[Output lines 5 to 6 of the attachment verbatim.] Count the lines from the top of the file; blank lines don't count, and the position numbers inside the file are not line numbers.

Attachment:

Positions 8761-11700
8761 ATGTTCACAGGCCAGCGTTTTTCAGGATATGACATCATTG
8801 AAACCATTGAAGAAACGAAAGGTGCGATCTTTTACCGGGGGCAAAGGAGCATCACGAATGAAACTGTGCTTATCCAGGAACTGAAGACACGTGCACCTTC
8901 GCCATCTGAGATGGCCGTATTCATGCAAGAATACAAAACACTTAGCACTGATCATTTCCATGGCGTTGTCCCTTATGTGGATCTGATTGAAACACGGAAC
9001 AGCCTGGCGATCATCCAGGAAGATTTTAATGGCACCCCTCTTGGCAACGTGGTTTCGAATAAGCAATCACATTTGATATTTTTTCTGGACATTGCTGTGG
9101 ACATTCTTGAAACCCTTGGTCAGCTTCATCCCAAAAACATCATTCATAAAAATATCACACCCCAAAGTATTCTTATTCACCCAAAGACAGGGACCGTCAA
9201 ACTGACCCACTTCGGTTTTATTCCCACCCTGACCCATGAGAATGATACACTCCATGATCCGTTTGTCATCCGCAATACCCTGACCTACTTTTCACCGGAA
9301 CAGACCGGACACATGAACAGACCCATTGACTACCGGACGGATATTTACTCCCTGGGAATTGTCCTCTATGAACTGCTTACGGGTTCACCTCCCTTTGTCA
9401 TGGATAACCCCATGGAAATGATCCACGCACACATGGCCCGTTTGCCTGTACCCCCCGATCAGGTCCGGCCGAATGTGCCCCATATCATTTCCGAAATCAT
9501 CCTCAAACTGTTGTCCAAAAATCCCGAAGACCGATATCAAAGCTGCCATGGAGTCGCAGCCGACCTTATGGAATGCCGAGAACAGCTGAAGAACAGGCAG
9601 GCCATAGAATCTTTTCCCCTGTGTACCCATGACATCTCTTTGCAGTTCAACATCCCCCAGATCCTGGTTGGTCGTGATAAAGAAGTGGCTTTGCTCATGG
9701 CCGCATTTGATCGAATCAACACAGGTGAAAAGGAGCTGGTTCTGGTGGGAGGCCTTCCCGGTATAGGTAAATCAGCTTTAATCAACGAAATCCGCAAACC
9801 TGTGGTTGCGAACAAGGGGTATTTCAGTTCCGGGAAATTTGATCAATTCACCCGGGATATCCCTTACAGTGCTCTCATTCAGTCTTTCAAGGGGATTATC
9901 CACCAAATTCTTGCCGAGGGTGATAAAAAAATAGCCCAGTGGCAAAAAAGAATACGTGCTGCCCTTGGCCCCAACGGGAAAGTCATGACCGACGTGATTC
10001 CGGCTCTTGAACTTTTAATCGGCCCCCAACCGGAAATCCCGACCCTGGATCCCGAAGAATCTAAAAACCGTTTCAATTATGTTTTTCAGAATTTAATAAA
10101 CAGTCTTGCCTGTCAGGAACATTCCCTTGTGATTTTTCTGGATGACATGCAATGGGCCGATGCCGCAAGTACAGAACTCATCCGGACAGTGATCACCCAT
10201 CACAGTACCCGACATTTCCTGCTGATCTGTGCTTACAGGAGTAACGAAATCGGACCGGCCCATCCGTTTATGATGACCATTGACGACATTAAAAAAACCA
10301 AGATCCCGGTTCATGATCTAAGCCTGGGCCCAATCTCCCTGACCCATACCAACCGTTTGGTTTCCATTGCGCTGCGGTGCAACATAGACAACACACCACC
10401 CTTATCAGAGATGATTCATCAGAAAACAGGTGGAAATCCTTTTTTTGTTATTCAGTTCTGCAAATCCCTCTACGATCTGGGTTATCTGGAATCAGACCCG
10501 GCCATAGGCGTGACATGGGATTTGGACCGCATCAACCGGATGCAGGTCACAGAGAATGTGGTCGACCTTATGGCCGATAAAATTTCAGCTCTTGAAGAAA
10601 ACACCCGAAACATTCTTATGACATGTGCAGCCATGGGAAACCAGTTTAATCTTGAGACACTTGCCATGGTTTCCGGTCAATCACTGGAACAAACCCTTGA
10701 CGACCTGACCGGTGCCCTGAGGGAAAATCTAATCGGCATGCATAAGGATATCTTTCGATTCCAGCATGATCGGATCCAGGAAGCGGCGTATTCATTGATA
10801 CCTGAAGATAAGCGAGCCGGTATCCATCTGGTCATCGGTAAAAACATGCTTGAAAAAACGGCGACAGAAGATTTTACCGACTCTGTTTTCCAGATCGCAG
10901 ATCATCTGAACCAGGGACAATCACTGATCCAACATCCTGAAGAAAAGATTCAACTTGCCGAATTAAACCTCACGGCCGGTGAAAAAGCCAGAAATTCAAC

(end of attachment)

9001 AGCCTGGCGATCATCCAGGAAGATTTTAATGGCACCCCTCTTGGCAACGTGGTTTCGAATAAGCAATCACATTTGATATTTTTTCTGGACATTGCTGTGG
9101 ACATTCTTGAAACCCTTGGTCAGCTTCATCCCAAAAACATCATTCATAAAAATATCACACCCCAAAGTATTCTTATTCACCCAAAGACAGGGACCGTCAA